MEXICO CITY – President Felipe Calderon had to outsmart legislative opponents just to physically enter Congress and take the oath of office after last year’s razor-close election. Now, 100 days later, he’s flying high in the polls and doing surprisingly well even with those who say the vote was fraudulent.
Recent polls by Mexico’s largest national newspapers, Reforma and El Universal, both put Calderon’s approval rating at 58 percent. That’s not bad for a candidate who barely garnered 35 percent of the vote and won by just half a percentage point.
“In the popular perception of his figure and his rule, Calderon just clears the bar, but if we remember the great rejection that our actual president experienced in the days prior to his inauguration, then we can see that in 100 days he has accomplished a lot,” wrote German Dehesa, a newspaper columnist and radio commentator.
Washington has been particularly pleased. Prior to President Bush’s meeting with Calderon in Yucatan this week, a stream of U.S. Cabinet secretaries has visited the Mexican capital to praise booming trade and the extradition of drug lords.
Based on poll responses, Calderon’s biggest success to date is a military-led crackdown against drug trafficking in major cities that had spun out of control in recent years. They include the Pacific Coast beach resort of Acapulco, which is preparing for Spring Break, and Nuevo Laredo on the border with Texas.
On Saturday, Calderon said that drug traffickers’ threats against his government would not stop the military crackdown against them, and he demanded that the United States do more to fight the sale and consumption of drugs domestically.
In an interview with the Associated Press aboard his presidential plane, Calderon said he would push President Bush to respect migrant rights and do more against drugs in the U.S. when the two meet on Tuesday in the colonial city of Merida, Mexico.
“We are, at the end of the day, putting our lives on the line in this battle, and the United States has to come up with something that is more than symbolic gestures, much more,” Calderon said. “Mexico can’t diminish the availability of drugs while the U.S. hasn’t reduced its demand. It’s an elemental equation.”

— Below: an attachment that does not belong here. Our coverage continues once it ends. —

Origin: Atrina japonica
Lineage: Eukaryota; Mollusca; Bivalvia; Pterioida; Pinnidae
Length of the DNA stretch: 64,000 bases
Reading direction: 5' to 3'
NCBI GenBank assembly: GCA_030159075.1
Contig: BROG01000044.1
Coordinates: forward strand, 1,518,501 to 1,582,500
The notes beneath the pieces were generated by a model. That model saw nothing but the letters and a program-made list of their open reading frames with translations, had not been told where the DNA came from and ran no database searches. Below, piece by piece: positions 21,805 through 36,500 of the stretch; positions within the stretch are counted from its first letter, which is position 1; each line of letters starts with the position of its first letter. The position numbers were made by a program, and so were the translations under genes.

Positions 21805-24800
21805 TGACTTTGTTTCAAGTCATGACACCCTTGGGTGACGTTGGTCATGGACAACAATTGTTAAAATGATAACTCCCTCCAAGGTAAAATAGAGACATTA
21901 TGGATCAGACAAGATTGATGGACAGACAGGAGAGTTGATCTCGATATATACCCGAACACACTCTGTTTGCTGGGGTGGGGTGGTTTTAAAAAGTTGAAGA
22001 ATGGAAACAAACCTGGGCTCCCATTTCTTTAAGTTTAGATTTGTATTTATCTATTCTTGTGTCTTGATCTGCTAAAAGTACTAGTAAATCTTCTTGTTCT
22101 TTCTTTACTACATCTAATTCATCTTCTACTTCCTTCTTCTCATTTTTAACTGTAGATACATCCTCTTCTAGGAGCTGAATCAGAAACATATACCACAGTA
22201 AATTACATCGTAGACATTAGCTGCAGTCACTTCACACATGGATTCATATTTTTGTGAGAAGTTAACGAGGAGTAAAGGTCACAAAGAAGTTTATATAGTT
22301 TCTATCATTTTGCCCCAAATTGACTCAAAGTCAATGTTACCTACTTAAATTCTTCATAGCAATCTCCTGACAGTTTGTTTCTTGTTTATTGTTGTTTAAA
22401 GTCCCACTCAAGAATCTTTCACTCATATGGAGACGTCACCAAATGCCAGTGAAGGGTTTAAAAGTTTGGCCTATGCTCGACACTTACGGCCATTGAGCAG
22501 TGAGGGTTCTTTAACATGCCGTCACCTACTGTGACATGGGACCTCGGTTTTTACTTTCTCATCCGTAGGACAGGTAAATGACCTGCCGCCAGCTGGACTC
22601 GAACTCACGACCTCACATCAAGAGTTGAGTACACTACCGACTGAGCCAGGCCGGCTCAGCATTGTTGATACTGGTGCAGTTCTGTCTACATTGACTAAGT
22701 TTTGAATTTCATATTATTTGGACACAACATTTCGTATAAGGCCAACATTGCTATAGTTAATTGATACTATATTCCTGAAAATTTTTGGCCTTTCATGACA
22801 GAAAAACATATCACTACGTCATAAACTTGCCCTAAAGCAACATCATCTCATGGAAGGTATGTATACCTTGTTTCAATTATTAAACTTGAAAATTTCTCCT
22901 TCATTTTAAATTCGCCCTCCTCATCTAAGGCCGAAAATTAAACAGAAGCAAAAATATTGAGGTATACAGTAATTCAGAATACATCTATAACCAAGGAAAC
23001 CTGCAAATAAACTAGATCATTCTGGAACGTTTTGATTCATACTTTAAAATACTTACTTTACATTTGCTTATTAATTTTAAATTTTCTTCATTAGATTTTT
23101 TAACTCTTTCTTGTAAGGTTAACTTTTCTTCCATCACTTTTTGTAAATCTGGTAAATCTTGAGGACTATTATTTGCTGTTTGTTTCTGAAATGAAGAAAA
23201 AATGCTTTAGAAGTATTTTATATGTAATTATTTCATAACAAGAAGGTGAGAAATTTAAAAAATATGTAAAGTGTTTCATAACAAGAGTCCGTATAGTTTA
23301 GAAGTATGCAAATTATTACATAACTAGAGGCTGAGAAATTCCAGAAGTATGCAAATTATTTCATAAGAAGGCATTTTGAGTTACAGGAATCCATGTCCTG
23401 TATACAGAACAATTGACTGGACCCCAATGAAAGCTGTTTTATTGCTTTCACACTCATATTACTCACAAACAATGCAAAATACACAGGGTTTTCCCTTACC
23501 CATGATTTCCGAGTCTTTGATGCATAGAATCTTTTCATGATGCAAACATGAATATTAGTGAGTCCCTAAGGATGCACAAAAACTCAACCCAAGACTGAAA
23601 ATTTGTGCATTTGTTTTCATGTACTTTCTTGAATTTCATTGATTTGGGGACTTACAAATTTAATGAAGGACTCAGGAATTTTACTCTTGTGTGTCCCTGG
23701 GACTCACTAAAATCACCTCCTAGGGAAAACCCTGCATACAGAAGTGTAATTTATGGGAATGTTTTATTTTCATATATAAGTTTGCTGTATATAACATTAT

But his focus on public safety is only part of the equation. Calderon sold himself as the “jobs president” midway into his campaign last year.
Here is a look at how Calderon has fared on major issues during his first 100 days in office:
Not so long ago, Mexicans used to look at the level of gang violence and gun crimes in the United States with horror. Now they are living it. Calderon’s first major action as president was to send thousands of troops and federal police into the central state of Michoacan, where brutal killings and beheadings had become almost a daily affair as part of a drug turf war.
Drugs and guns were seized and some alleged traffickers arrested, and the formula was repeated in additional cities and states. Critics say the actions are more sizzle than steak, with no arrests of major drug kingpins, and violence continuing under the noses of the very soldiers and police sent in to stop it.
But Mexicans are generally supportive. The Reforma poll shows that 59 percent of those surveyed said Mr. Calderon was doing a “very good” or “good” job in the drug fight.
Calderon also announced a 46 percent pay raise for military personnel.
Calderon’s first crisis after his inauguration was the tortilla crisis. The staple of the Mexican diet had been rising in price long before the new president took office Dec. 1, but the increases accelerated during the holidays and January. Calderon persuaded producers and retailers to hold the price at a maximum of 8.50 pesos (about 75 cents) for a kilogram (2.2 pounds), and the controversy quickly subsided.
But the “jobs president” appears to be failing in the area he stressed most heartily in his campaign. January unemployment rose to nearly 4 percent, up from 3.5 percent a year ago. That number sounds low because in Mexico people are considered employed if they are at least 14 years old and have worked even an hour a week, both in the formal and in the booming informal economy.
Mexicans complain mostly about underemployment and poor salaries, which drives many to migrate illegally to the United States.
Poverty, social programs
Calderon said he was going to pass his foes “on the left” by making the fight against poverty his own. His chief opponent, former Mexico City Mayor Andres Manuel Lopez Obrador, had long used the slogan “the poor come first.”
After launching the anti-drug fight, Calderon turned his attention to a series of social programs making health care available to every Mexican, providing 150,000 temporary jobs this year, extending tax incentives to encourage businesses to hire the elderly and disabled, and launching a series of development projects as part of his “100 actions in 100 days” promise. He also launched a school safety program.
The health care component has been applauded by most Mexicans in opinion polls, but the polls also show that a minority of Mexicans believe that Calderon is doing a good job on anti-poverty efforts in general. And the El Universal/Ipsos-Bimsa poll shows that only 9 percent of Mexicans believe the new president is favoring the poor, although 43 percent said he was favoring “all Mexicans.” Forty-one percent said he was favoring the rich.
Some critics say the greatest anti-poverty program would be to introduce greater competition into the economy by breaking up monopolies.